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Harvest Time – Update from SE Iowa

by Oct 13, 2010Ag Leader

Harvest is progressing nicely here in southeastern Iowa. The bean crop is all but finished and corn harvesting is in full swing. It was a very rainy growing season but the yields are still respectable. Earlier in the season, when crop scouting, it appeared that yields were going to be below the normal county average, but as it turns out the yields have been surprisingly good.


The Ag Leader® Integra display in the combine is again proving to be a very valuable tool. Earlier in the harvest season there was a large moisture difference between hybrids. In order to minimize our drying costs we used the yield monitor moisture readings to find and harvest the drier hybrids. Our maps also showed us the acres of each hybrid which quickly told us the storage that was needed for the drier corn. As in many operations, managing storage bins, tractors, augers and semis is a busy task and having a display that immediately tells us the acres and moisture allows us to maximize storage, be efficient at harvesting, and minimize drying cost. The display is also showing us results that we have been anxiously waiting for all season. Different planting population blocks have shown smaller than expected yield differences while side-dressing nitrogen has shown to impressively boost yield more than expected.

One unexpected use of the Ag Leader Integra display this year was to check the weight from a new grain cart. Yeah, that is worded correctly. I said used the display to check the weight on a new grain cart. Here is how the story unfolded. We are very particular about calibrating our yield monitor, thus during the first week of harvest we accomplished this task and monitored it continuously with our old grain cart. Then the dealer called and said our new grain cart was ready. We asked him if the grain cart scale was calibrated and he said this would be done for us, but I was doubtful. Then when the first load was put into the new grain cart we checked it against the combine display, there was a 20 lbs difference on 58,000 lbs. A day later it worked out that we took corn to a certified scale and checked all the weights again, but for the first day it was nice to be confident when loading semis and filling bins. No matter how you use your yield monitor and combine display during harvest, stay safe and remember to take time for the details.  Those details are what will improve your management in the coming years.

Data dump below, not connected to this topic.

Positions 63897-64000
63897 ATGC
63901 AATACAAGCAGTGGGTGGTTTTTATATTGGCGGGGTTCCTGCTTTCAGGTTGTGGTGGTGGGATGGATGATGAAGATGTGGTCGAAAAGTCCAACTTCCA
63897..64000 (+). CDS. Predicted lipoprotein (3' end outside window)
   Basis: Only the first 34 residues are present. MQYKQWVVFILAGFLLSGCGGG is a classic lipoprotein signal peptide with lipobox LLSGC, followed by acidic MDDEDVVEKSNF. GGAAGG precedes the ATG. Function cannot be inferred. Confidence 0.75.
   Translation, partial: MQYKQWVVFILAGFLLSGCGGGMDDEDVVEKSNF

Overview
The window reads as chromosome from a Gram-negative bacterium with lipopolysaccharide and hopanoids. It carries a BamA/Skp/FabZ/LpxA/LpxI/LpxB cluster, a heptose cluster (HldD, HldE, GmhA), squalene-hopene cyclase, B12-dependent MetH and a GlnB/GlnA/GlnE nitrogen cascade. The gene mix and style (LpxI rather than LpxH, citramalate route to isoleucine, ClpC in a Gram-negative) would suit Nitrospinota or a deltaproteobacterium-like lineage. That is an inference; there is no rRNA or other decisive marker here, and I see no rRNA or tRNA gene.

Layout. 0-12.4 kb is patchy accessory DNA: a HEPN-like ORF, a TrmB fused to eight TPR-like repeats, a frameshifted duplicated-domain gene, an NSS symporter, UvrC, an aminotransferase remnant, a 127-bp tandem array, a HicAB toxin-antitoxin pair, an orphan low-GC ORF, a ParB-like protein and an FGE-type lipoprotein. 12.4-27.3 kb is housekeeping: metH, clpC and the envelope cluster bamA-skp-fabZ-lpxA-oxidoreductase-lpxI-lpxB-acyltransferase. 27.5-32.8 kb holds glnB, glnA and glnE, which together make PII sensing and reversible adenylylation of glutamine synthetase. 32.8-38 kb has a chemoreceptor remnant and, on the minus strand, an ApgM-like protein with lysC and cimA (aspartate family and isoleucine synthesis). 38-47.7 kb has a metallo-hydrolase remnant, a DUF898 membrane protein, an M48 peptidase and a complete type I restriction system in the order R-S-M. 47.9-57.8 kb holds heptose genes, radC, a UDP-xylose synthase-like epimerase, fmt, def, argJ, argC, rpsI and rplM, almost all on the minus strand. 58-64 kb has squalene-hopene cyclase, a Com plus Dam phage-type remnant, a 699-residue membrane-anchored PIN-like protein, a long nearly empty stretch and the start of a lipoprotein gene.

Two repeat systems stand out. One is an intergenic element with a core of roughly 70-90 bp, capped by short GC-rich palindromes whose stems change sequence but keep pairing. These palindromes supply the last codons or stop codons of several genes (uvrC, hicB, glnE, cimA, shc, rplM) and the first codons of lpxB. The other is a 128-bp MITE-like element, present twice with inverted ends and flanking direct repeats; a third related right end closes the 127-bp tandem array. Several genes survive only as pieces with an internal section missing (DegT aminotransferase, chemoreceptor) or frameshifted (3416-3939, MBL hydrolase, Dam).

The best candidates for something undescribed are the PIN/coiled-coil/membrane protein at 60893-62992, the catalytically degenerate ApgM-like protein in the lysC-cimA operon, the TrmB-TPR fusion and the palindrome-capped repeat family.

Author's Note:  Michael Vos is in his tenth year at Ag Leader, and as the Software Sales Manager, he works with key domestic and international dealers, and sales representatives promoting the use of software to find answers from precision ag information. He was born and raised on a farm in Oskaloosa, Iowa, and graduated from Iowa State with a degree in Ag Systems Technology and Agronomy minor. Away from work, he operates a 2000 acre and 5000 head hog operation in southeast Iowa.